Hungarian Two-tailed Dog Party

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Hungarian Two-tailed Dog Party
Magyar Kétfarkú Kutya Párt
Leader Gergely Kovács[1]
Founded January 2006
8 September 2014 (registered)
Ideology Absurdism
Satire
Joke party
"Anti-anti-immigration"
National Assembly
0 / 199
European Parliament
0 / 21
County Assemblies
0 / 419
Website
mkkp.hu

The Hungarian Two-tailed Dog Party (Hungarian: Magyar Kétfarkú Kutya Párt; MKKP) is a joke political party in Hungary. It was founded in Szeged in 2006, but registered as an official political party in 2014. The party's main activity is street artgraffiti, stencils and various posters – parodying the political elite.

Political activity[edit]

Foundation, 2006 and 2010 elections[edit]

All of the electoral candidates were called István Nagy ("Stephen Big", Hungarian equivalent of the English John Smith) during the 2006 national and local elections.[2] The name was chosen because Nagy is the single most common surname in Hungary, and István is a very common first name.

An example of Two-tailed Dog Party fake political posters: this poster is captioned "For a smaller Hungary!", in reference to Hungarian irredentists supporting the revocation of the Trianon Treaty.

The Two-tailed Dog Party was not a registered political party until 2014, but planned to participate in the 2006 elections. The party made the following promises: eternal life, world peace, one work day per week, two sunsets a day (in various colours), smaller gravitation, free beer and low taxes. Other promises include building a mountain on the Great Hungarian Plain. The election posters could mainly be seen in Szeged. Most of the posters featured the candidate, István Nagy, who is a two-tailed dog, with inscriptions like "He is so cute, surely he doesn't want to steal".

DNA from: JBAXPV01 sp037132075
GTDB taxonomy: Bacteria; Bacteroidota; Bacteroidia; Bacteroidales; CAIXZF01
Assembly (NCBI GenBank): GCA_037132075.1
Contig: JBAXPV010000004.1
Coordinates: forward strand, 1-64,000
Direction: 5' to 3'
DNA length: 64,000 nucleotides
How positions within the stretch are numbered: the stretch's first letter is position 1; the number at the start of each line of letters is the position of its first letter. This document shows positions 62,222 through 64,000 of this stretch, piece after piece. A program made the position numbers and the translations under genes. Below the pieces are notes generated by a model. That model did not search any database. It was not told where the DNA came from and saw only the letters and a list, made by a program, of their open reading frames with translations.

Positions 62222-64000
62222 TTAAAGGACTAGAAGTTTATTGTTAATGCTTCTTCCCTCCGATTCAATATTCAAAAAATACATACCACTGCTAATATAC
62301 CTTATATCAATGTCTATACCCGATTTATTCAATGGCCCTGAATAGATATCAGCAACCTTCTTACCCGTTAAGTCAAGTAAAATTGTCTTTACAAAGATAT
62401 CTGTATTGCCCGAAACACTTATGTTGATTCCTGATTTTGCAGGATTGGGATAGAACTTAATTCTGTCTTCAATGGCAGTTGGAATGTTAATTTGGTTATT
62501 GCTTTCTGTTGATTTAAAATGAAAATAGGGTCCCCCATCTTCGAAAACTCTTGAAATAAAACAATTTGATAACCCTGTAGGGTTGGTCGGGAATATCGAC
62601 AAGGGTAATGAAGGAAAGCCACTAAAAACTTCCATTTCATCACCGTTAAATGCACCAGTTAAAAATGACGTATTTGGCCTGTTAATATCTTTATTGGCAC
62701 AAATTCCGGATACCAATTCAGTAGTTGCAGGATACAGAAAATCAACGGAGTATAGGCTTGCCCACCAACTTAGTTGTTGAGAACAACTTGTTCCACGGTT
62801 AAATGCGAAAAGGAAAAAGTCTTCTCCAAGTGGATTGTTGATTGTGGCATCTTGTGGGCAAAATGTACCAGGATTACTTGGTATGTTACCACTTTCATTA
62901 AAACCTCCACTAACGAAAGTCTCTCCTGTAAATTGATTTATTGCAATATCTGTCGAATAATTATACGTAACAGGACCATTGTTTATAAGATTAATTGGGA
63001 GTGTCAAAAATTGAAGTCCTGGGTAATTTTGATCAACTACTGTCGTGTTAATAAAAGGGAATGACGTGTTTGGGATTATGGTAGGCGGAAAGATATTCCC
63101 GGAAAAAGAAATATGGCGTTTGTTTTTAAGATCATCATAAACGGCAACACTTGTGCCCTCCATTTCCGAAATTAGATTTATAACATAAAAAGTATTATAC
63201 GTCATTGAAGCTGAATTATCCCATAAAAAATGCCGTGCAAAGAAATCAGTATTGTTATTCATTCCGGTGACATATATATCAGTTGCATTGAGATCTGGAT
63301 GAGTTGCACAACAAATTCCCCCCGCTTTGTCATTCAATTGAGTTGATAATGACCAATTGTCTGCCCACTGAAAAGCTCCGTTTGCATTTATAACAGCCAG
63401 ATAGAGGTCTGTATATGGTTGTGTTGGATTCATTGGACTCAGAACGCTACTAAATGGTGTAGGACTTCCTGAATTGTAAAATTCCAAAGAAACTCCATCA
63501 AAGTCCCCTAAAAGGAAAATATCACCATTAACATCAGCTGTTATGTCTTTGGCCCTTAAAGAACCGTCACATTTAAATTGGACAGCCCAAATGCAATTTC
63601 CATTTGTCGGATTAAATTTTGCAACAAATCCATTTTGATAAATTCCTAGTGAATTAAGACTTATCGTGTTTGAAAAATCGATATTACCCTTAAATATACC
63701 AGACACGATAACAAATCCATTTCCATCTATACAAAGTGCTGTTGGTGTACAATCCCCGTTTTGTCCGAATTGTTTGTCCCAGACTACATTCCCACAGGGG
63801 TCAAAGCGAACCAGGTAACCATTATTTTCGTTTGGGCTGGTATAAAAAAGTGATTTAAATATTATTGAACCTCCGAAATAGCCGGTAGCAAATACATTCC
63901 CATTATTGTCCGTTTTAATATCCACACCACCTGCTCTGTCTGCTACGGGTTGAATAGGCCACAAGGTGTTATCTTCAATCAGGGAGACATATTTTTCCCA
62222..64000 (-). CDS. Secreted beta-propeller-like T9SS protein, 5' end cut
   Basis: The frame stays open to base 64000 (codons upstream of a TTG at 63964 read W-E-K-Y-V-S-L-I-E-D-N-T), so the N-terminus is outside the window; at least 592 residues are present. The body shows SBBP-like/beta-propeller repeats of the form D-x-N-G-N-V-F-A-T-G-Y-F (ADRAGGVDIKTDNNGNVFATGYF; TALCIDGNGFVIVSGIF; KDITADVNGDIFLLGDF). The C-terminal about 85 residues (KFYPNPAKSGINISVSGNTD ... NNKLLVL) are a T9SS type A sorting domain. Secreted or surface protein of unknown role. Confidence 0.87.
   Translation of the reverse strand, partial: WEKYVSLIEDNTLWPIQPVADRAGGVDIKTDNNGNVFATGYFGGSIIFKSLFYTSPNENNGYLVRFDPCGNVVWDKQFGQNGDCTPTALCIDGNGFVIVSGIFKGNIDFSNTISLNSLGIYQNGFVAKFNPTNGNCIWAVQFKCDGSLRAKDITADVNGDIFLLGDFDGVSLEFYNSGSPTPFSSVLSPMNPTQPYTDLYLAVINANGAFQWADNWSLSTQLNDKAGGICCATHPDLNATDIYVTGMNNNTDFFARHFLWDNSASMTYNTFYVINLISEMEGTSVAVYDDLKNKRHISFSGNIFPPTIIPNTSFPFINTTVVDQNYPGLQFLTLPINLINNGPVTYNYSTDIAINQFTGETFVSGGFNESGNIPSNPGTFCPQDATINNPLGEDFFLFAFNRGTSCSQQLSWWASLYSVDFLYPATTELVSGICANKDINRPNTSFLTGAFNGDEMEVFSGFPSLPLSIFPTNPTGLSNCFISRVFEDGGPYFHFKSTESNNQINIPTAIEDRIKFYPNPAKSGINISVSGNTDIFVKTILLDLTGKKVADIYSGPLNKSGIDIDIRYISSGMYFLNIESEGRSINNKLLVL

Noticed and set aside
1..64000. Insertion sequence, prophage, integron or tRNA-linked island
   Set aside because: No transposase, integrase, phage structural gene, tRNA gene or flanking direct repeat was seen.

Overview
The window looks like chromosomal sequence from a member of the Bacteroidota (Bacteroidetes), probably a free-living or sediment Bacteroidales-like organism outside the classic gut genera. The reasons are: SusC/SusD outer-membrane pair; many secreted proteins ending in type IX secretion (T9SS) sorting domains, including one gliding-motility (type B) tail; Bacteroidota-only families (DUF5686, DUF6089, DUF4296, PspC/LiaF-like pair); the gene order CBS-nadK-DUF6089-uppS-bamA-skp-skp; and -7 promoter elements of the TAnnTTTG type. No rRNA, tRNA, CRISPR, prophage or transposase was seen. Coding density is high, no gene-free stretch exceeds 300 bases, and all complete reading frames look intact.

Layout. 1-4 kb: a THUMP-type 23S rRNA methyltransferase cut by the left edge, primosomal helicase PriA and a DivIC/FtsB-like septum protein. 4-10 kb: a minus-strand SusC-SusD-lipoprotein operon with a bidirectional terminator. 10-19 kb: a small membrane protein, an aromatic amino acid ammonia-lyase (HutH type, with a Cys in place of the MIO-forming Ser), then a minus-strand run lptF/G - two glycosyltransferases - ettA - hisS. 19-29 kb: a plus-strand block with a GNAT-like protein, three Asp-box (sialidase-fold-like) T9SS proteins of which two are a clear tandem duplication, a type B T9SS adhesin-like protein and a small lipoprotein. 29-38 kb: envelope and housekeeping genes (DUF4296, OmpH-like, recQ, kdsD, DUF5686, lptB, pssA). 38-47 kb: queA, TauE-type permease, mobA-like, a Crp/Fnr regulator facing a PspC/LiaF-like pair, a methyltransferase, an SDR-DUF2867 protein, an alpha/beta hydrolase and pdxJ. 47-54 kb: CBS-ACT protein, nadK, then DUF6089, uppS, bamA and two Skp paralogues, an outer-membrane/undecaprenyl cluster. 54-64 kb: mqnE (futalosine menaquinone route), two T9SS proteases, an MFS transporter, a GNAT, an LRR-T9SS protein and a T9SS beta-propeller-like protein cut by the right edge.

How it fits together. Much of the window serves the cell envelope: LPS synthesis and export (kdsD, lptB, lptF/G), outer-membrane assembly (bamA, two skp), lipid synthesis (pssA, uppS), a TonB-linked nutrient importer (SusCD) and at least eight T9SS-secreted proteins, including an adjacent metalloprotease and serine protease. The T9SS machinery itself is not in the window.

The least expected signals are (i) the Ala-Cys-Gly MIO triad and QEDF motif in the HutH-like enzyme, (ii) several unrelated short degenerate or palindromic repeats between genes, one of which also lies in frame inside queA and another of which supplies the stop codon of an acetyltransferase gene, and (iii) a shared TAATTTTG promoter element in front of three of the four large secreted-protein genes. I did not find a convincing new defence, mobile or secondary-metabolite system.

Dániel Mogács in 2008

The party is on good terms with another joke party, the Fourth Way, which is led by two birds. However, there are some disagreements between them, since Fourth Way plans to abolish bird flu, and this is opposed by the Two-tailed Dog Party, in accord with virus rights principles. On 20 June 2009, the MKKP held a "general" protest with approximately three hundred participants in front of the Hungarian Central Statistical Office (KSH) to demand "Tomorrow should be yesterday!", "Look stupid!" and "Disband!" etc. with a slogan that "What do we want? Nothing! When do we want it? Never!".[3]

In 2010, the party announced their candidacy for mayor of Budapest with the main slogan "Let everything better!".[4] Campaign slogans include "More everything, less nothing!", "Eternal life, free beer, tax-deduction!" and "We promise anything!".[5] In Erzsébetváros (District VII, Budapest), the mayoral candidate of the party was notable stand-up comedian Dániel Mogács, who has carried out a number of awareness-generating actions during the campaign period, including a surreal interview with television host Olga Kálmán (ATV's Straight Talk).[6] However, neither candidate was able to collect the appropriate number of recommendation slips to participate in the election.[7] According to its detailed economic program, MKKP intended to develop Szeged space station into an interplanetary spaceport, starting Pulis' export to Jamaica. The program also contained environmental elements, such as patching the ozone hole and creation of new species to replace the extinct species. The party also aimed the establishment of trade relations with extraterrestrial life forms and opening a Hungarian restaurant on Mars in order to improve the country's image.[8]